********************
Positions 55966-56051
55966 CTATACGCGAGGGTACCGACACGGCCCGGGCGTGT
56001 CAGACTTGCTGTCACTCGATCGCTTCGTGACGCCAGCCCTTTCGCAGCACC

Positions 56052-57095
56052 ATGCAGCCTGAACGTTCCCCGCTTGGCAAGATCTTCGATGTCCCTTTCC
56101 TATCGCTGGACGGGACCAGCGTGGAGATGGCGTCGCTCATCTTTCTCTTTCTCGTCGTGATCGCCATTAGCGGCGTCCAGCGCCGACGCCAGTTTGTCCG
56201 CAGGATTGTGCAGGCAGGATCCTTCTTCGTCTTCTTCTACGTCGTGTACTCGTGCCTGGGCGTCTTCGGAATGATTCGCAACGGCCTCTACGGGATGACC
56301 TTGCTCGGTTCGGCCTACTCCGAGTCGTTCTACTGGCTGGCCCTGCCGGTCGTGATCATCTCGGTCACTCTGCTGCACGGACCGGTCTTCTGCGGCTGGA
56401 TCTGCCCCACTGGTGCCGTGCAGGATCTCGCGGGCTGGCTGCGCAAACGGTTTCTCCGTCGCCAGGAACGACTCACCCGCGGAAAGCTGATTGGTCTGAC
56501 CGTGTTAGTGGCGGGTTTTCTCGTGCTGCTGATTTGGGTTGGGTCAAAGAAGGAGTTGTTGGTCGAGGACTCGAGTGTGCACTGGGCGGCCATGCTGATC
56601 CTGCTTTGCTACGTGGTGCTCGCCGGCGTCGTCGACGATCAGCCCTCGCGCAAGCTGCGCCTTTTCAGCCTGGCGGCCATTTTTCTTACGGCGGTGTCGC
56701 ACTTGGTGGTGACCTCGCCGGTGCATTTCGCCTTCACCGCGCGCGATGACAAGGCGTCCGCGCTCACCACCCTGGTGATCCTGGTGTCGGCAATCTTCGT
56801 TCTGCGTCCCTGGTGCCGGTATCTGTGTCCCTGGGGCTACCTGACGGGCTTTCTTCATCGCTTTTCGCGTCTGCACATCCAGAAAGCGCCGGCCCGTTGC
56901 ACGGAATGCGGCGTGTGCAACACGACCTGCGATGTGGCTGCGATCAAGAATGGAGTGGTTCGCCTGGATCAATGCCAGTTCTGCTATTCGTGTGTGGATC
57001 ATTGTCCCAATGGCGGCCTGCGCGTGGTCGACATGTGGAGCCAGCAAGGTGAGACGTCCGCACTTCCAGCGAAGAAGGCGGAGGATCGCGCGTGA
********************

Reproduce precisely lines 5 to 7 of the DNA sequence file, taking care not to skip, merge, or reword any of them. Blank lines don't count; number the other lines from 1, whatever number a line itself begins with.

56052 ATGCAGCCTGAACGTTCCCCGCTTGGCAAGATCTTCGATGTCCCTTTCC
56101 TATCGCTGGACGGGACCAGCGTGGAGATGGCGTCGCTCATCTTTCTCTTTCTCGTCGTGATCGCCATTAGCGGCGTCCAGCGCCGACGCCAGTTTGTCCG
56201 CAGGATTGTGCAGGCAGGATCCTTCTTCGTCTTCTTCTACGTCGTGTACTCGTGCCTGGGCGTCTTCGGAATGATTCGCAACGGCCTCTACGGGATGACC